If ever aliens did come to Earth one day, it will be no “Independence Day,” neither “War of the Worlds”, not even “Transformers.” The children’s reaction as shown in “E.T.” might be the closest semblance to how humans will react to aliens coming to Earth.
If the day comes that people will be face to face with aliens, most people will react positively. This is according to a study conducted by Michael Varnum, an assistant professor of psychology and a group of researchers from Arizona State University.
The study involved two subsequent surveys of about 1000 Americans and Western Europeans who were asked about their reactions (1) if life beyond Earth is discovered and (2) if scientists created a new life form in the lab. The results showed that people are more receptive of aliens than synthetically-created life and that there does not seem to be any chaos or disorder in the world.
“If we came face to face with life outside of Earth, we would actually be pretty upbeat about it,” Varnum said when he presented the study at the annual meeting of the American Association for the Advancement of Science on February 16.
To conduct the study, Varnum and his colleagues ran previous news stories on aliens through a language-analysis program, National Geographic reported. News stories were about the 1967 discovery of pulsars, the unidentified signals detected by SETI in 1977, the 1996 supposed discovery of fossilised microbes in the Martian meteorite, the dust misinterpreted as alien megastructures in 2015, and the 2017 discovery of Earth-size exoplanets. The researchers also used the Amazon Mechanical Turk to obtain reactions from 1000 respondents asked about the discovery of microbial alien life and who read two stories in The New York Times regarding synthetic life forms.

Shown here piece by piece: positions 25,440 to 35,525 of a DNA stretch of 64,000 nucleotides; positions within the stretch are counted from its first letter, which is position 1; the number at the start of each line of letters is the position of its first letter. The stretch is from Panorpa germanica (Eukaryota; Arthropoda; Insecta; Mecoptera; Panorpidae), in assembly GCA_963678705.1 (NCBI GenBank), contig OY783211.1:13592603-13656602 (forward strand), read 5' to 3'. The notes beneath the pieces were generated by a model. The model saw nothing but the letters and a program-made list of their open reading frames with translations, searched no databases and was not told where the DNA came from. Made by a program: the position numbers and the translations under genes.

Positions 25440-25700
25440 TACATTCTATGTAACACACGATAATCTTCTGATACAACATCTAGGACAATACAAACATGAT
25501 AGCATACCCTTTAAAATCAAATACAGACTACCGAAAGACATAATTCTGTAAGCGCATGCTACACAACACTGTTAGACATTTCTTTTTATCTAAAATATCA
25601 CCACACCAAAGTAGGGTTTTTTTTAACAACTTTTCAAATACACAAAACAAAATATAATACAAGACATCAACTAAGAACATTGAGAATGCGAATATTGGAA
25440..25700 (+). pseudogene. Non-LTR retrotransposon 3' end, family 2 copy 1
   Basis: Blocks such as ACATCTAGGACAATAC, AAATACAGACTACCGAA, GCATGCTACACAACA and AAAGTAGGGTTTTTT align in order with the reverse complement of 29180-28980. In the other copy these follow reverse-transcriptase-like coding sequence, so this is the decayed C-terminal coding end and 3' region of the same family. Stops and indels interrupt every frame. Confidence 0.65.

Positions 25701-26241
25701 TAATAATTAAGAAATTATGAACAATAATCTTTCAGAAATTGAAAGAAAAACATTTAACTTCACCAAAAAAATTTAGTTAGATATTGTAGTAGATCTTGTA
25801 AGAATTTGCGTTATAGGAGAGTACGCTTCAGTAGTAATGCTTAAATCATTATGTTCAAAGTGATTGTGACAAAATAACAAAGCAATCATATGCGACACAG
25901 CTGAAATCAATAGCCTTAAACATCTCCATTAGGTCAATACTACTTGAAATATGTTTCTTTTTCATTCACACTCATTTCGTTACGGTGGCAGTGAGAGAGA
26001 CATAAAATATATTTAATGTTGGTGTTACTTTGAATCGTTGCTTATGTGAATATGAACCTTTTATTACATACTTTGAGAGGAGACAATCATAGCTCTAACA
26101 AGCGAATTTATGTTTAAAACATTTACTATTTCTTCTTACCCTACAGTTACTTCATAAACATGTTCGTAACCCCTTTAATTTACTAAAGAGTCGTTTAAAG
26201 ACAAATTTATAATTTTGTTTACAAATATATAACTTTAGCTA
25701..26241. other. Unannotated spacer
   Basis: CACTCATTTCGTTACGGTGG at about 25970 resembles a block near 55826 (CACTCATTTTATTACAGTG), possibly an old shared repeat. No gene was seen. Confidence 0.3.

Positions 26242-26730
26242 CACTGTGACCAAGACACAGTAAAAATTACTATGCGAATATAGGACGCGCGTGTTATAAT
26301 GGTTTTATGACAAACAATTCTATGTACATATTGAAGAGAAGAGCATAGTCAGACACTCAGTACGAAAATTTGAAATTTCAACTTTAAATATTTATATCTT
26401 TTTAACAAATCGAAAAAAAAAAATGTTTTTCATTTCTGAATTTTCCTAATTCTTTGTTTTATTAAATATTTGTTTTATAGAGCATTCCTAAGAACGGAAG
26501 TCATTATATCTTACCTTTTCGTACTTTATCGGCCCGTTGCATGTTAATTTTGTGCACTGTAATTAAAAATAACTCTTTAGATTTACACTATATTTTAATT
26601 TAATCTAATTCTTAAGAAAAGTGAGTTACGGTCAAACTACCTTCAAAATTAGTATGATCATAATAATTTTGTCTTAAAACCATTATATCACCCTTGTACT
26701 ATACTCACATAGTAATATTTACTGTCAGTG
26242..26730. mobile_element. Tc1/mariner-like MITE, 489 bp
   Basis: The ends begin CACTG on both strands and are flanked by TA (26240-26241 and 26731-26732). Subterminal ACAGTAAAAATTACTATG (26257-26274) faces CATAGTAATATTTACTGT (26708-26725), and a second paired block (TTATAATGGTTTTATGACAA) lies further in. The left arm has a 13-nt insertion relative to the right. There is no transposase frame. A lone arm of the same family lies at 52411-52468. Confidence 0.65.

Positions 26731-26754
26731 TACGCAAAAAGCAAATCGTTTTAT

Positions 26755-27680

While the study revealed possible positive reception from people, Paul Davies, director of the Beyond Center for Fundamental Concepts in Science at Arizona State University, explained that the odds of aliens reaching Earth remains elusive. “The truth is, we have almost no idea how non-life turned into life, so we can’t estimate the odds,” Davies said at the AAAS meeting. He highlighted that he personally believed that chances of finding intelligent life are very slim.
As for Lindy Elkins-Tanton, director of the School of Earth and Space Exploration at the same university, exploring the space should be more than useful and inspiring enough, regardless of whether the existence of aliens will be confirmed or not. “There’s an even more important reason to do robotic space exploration and that’s to inspire everyone on Earth to take a bolder step in their own lives and to appreciate the extremis of the engineering and the amazing things we can do as humans,” Elkins-Tanton said.